Pharmacogenomics involves identifying variations in individual biochemistry which may affect the utility of a specific drug. If accurate cause and effect can be established, knowledge of a patient’s gene makeup and expression patterns could allow for greater effectiveness of drug therapy more quickly and help avoid potential adverse events. Pharmacogenomics is probably the most developed aspect of personalized medicine. A recent report in the Journal of the American Medical Association discusses studies examining anti-platelet therapy, used for a variety of cardiovascular diseases, and finding that a particular variation in a drug-metabolizing gene may account for a significant amount of differing individual responses to Plavix, a common anti-platelet therapy. (JAMA Article)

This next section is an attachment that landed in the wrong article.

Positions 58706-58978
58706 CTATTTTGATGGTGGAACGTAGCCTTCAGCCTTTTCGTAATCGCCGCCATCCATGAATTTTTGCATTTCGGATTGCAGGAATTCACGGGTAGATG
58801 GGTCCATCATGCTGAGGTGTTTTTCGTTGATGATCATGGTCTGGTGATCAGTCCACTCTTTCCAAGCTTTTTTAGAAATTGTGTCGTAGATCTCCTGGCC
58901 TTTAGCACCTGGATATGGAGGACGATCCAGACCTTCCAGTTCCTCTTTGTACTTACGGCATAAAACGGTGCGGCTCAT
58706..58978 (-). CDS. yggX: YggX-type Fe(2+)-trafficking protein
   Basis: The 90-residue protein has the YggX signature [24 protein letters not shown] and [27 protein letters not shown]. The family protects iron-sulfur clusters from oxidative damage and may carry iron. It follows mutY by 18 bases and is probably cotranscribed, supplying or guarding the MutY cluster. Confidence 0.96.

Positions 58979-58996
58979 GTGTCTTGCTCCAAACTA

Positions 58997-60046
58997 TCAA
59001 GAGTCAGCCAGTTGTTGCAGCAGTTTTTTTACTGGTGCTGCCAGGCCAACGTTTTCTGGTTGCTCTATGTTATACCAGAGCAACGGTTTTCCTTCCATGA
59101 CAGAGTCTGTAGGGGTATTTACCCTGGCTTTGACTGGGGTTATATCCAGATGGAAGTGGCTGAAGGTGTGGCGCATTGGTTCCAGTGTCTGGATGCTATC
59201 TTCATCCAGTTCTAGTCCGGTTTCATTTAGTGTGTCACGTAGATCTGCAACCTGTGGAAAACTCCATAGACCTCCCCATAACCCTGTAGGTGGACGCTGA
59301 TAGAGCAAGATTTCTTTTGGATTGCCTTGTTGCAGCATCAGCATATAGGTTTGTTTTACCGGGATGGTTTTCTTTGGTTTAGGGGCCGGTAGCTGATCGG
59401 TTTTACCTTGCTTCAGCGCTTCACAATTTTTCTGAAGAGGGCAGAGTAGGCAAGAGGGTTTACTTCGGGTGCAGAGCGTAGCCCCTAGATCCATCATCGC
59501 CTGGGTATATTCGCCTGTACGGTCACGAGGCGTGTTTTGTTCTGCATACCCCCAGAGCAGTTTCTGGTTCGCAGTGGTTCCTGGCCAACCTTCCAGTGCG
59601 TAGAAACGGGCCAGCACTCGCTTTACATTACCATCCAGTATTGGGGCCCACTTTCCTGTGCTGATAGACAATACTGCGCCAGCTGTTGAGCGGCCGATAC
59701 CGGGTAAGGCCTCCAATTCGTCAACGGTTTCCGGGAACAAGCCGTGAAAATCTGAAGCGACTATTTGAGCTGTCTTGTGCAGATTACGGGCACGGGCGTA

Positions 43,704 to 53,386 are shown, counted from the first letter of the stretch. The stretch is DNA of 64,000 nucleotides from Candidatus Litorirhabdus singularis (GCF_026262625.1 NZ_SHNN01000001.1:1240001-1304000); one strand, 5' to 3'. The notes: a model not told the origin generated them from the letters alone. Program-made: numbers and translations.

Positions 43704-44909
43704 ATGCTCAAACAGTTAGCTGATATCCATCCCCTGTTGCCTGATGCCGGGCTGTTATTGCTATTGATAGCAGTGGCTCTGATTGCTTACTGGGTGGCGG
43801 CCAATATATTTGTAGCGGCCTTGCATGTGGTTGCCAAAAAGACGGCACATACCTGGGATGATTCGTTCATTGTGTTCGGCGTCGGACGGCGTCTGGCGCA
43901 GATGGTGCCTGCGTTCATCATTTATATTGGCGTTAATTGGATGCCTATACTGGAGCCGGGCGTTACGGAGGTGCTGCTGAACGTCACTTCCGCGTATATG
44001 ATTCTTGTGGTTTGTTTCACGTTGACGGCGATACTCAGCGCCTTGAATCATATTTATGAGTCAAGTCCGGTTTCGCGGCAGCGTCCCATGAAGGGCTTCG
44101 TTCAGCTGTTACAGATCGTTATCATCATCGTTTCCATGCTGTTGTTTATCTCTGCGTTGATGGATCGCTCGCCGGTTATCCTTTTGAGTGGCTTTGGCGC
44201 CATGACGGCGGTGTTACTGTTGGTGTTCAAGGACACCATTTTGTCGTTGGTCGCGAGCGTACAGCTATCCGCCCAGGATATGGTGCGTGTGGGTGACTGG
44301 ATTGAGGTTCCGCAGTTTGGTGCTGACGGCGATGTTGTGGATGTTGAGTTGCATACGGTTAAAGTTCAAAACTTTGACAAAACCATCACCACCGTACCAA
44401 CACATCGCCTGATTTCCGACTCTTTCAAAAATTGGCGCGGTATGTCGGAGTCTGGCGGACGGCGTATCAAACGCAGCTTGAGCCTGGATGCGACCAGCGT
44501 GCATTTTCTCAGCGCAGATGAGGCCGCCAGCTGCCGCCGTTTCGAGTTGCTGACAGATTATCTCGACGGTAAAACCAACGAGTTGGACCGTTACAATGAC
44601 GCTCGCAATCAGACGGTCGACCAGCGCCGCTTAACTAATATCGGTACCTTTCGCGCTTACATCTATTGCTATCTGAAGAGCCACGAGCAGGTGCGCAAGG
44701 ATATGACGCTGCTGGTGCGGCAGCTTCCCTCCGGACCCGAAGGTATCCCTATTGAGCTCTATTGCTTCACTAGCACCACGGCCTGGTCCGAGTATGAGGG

Plavix is known not to work well in many patients for whom it is prescribed. Identifying those patients in advance would accelerate the use of an effective agent for them, reduce costs from ineffective use of Plavix and potentially avoid some side effects. Genetic testing tends to be somewhat expensive, but it is likely that if the results of this study are borne out by clinical practice, overall cost savings should result. While the reform debate goes on, so do advances in clinical medicine. Many of these advances may both improve quality and save money.